Mr Morotoba highlighted the main points raised in the submissions. Some of these dealt with:
- The Integrated Youth Development Strategy, which was meant to ensure greater accountability amongst youth programmes and uniformity across all three spheres of government.
- Skills development and the meeting of employment equity targets for people with disabilities.
- The possibility of granting a two-year special exemption certificate to unemployed persons.
- Concerns around the availability of information on training for mobility-impaired persons.
- The Tuks Afrikaanse Studente suggestion that affirmative action not be applicable to people born after 2 February 1990 had resulted in much debate during the hearings.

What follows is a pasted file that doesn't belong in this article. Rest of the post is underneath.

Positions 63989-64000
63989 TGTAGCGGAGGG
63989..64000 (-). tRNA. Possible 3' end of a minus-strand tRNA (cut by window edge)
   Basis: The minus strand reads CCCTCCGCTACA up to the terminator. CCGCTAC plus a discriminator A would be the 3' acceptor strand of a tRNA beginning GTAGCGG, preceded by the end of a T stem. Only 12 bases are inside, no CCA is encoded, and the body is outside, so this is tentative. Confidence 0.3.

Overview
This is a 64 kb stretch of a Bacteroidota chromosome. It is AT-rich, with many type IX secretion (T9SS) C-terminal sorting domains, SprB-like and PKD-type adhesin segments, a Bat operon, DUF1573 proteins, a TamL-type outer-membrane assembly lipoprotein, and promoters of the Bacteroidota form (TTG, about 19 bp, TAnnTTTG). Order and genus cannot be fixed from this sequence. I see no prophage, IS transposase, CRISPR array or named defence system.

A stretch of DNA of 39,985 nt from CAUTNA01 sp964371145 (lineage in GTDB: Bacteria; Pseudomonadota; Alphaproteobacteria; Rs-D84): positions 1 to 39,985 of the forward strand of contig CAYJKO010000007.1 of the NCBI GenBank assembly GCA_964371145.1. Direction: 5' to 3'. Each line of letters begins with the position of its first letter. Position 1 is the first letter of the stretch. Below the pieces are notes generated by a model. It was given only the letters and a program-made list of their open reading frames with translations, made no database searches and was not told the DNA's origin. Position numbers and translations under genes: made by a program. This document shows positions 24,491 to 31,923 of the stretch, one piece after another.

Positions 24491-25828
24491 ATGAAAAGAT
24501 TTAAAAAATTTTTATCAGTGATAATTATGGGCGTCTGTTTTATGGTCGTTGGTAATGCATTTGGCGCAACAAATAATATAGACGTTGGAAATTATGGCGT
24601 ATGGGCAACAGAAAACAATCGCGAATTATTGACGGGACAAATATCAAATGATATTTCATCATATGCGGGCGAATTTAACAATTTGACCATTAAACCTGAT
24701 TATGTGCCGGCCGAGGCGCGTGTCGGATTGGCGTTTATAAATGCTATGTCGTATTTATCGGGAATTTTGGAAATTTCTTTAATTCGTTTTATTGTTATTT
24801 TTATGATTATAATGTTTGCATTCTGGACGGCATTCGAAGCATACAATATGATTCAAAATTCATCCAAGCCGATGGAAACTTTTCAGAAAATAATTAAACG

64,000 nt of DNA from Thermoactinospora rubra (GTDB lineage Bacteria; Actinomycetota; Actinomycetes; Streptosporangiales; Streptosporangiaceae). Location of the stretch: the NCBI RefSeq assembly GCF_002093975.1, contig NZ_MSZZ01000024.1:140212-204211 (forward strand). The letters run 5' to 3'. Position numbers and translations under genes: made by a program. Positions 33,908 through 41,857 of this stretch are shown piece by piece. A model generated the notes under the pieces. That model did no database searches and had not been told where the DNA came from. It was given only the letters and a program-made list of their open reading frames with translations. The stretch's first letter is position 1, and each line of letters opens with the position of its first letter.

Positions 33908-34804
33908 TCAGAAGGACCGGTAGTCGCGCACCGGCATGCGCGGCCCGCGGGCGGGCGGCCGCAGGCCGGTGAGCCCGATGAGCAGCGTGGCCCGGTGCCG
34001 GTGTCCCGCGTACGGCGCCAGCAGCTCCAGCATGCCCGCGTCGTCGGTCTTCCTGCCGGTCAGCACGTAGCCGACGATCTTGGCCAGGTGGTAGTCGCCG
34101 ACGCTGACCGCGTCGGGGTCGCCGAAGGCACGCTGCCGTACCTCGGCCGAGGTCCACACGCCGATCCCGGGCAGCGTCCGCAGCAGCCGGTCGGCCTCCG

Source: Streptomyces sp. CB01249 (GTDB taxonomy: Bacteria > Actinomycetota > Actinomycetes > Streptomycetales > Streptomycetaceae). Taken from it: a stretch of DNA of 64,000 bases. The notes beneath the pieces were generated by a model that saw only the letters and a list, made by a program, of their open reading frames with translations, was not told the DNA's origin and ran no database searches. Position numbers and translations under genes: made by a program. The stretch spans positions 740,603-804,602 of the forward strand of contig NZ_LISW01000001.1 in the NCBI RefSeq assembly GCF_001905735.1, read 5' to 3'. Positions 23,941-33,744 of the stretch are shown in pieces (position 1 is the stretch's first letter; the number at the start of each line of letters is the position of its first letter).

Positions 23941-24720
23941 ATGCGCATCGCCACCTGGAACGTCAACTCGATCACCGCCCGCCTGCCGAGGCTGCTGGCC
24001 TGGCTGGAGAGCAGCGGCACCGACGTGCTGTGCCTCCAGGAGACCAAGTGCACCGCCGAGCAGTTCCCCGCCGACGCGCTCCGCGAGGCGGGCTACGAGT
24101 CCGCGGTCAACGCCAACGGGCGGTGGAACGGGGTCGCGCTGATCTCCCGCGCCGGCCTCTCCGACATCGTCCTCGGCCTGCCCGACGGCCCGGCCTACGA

- The South African Graduates Development Association proposal that unemployed graduates be used in literacy programmes.
- The Vaal University of Technology’s concern around guidance as far as course choice at university level were also raised.
Mr Morotoba noted that the input resulting from the Committee’s visit to the two provinces would be added to this part of the report. The DOL had drafted a response to the submissions but would wait upon the completion of the visits before briefing the Committee on its response.
The Chair thanked the Department for its presentation and she reiterated that the Committee had not yet finished the public hearing process. The Committee was still going to visit the Eastern Cape and KwaZulu Natal between 7 to 9 August to hear the views of people and organisations that had be unable to present submissions in Cape Town.
She commented that the Committee would need to engage with different departments and their shadow Portfolio Committees on issues which overlapped departments. She specifically mentioned the Department of Health, Department of Public Works and Department of Social Development.